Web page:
Own role: Senior researcher on Ocean Law & Marine Governance; co-leader of the legal work packages; supervision of fully funded PhD student
01/2015 – 12/2017
735,000 EUR; funded by The Hague Institute for Global Justice (The Hague, Netherlands)
Project partners: Helmholtz Centre for Environmental Research; IUCN Asia; Stockholm International Water Institute (SIWI); Tufts University; UNESCO Centre on International Water Cooperation; Uppsala University
The aim of the Water Diplomacy: Making Water Cooperation Work project is to identify and operationalize the key factors that contribute to the transformation of water conflicts to cooperation over water. The rationale for this project follows from the large challenges for water governance in the 21st century: Not only will it become more difficult to provide access to water for all (and particularly for vulnerable or marginalised groups), the multiple groups of traditional and non-traditional actors will increasingly influence decision-making on the distribution of freshwater. Based on empirical evidence from the case studies, what are the key factors influencing effective water cooperation? How can these insights successfully be used to inform and improve multi-track water diplomacy? In order to address these questions, the research entails: development of a multi-track water diplomacy framework for understanding and advancing transboundary water cooperation; legal and political-economy analysis focusing on the specific challenges and the options for cooperation; analysis of the effectiveness of existing cooperation processes (i.e. negotiations and multi-stakeholder dialogues); identification of the zone of possible effective cooperation (ZOPEC); development of concrete recommendations on how to foster effective cooperation.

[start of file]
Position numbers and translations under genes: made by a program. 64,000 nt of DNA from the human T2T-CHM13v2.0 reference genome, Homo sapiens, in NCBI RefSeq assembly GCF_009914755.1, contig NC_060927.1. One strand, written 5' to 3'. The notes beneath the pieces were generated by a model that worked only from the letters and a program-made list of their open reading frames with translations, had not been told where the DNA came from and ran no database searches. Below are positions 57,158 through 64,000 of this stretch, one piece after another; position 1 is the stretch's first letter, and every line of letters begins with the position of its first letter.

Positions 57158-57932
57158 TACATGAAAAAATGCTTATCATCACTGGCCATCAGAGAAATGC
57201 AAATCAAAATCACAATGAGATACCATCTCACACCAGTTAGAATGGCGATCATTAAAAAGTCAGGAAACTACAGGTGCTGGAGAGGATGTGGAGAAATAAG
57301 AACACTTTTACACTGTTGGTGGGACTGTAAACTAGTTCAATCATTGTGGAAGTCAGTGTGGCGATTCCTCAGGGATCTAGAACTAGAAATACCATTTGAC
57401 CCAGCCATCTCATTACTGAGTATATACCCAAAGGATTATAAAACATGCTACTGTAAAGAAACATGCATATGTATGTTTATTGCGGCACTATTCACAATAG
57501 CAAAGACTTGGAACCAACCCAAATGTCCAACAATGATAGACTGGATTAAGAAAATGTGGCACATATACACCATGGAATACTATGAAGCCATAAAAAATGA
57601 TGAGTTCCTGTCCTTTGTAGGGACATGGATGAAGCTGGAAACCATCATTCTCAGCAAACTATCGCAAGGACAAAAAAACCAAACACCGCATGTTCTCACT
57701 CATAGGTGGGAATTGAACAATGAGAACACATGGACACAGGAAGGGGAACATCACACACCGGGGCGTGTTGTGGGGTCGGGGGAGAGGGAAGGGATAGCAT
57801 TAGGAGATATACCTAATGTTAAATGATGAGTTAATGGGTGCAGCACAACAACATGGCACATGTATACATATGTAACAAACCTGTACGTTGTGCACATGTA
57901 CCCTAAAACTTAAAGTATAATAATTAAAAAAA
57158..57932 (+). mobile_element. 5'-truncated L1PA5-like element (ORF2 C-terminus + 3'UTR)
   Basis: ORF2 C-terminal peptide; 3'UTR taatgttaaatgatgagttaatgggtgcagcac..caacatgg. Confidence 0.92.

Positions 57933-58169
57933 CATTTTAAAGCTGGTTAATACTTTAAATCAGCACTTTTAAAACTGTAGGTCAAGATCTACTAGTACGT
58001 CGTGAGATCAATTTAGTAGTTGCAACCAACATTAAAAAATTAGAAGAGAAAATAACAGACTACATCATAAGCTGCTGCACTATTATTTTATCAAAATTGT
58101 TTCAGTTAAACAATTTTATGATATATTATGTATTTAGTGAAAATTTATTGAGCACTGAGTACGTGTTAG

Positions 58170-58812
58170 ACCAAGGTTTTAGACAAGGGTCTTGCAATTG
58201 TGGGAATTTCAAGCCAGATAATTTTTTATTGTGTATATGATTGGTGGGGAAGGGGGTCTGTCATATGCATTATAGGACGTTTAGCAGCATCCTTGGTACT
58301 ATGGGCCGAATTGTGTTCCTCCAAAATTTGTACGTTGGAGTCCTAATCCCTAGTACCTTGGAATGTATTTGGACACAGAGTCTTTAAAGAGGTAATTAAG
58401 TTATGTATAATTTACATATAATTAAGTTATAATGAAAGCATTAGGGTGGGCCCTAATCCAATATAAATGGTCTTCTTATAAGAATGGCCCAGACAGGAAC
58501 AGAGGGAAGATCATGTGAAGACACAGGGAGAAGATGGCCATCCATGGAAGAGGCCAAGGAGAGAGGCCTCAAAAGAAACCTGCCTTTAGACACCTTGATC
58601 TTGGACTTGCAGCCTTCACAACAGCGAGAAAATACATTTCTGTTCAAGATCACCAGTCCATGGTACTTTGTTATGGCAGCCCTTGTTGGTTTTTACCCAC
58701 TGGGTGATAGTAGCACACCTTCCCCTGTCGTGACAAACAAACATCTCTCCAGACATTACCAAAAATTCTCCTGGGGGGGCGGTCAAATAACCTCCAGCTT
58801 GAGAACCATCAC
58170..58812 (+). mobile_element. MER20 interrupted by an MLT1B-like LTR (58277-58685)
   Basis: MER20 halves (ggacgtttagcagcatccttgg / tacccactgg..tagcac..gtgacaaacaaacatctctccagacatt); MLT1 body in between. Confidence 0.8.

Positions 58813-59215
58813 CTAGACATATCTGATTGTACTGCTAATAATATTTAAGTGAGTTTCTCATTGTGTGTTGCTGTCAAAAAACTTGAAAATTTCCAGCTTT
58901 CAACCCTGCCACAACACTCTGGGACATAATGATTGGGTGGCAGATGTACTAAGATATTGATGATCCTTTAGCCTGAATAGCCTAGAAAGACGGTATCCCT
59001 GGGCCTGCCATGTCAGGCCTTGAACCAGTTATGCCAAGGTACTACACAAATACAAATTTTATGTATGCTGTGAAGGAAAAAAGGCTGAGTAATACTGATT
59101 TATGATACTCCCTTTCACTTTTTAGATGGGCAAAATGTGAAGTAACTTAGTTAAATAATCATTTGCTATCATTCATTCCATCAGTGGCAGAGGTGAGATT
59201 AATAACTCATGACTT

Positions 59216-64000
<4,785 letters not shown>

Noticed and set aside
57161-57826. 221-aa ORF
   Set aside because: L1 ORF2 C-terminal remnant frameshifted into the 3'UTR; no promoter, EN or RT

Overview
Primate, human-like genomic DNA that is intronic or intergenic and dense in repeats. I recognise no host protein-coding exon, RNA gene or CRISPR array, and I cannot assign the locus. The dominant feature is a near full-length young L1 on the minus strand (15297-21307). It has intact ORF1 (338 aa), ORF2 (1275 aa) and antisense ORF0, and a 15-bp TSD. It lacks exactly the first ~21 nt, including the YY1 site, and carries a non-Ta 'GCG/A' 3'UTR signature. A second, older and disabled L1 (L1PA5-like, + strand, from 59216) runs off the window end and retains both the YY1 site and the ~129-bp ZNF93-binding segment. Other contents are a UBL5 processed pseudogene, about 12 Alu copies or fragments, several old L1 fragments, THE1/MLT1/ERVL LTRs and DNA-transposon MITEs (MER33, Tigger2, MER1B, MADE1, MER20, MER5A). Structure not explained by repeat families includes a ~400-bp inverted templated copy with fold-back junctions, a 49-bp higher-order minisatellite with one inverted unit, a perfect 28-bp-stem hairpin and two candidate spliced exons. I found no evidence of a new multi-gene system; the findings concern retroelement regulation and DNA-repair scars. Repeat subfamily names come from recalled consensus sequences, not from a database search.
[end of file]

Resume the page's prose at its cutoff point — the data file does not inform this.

Own role: Senior researcher; co-design of research plan and funding obtainment; leader of the legal research group; development of legal analytical framework for assessing and strengthening cooperation over water resources in the Middle East and South Asia
06/2012 – 03/2013
30,000 EUR; funded by the Federal Minister for the Environment (Germany)
Project partners: Helmholtz Centre for Environmental Research; International Union for Conservation of Nature (IUCN); UNESCO Centre for Water Law, Policy and Science; United Nations World Water Assessment Programme
Water is central to climate change adaptation. An ecosystem-based approach to water management offers an effective strategy for adapting to the likely impacts of climate change on water. While the implementation of such a strategy raises a host of complex economic, social, cultural and environmental challenges, the contribution of governance is critical. Both in general and specific terms, the success or failure of any ecosystem-based adaptation strategy is contingent on the existence of effective governance arrangements. Experience from the development of water-related governance arrangements across the world suggests that a number of key principles can support ecosystem-based climate change adaptation, but these principles must be flexible enough to accommodate the particularities of diverse local contexts. One of the key aims of this project is to advance knowledge around the contribution law can make to resolving potential conflicts over water, through effective dispute avoidance and resolution mechanisms, and thus strengthen water governance and climate change adaptation arrangements.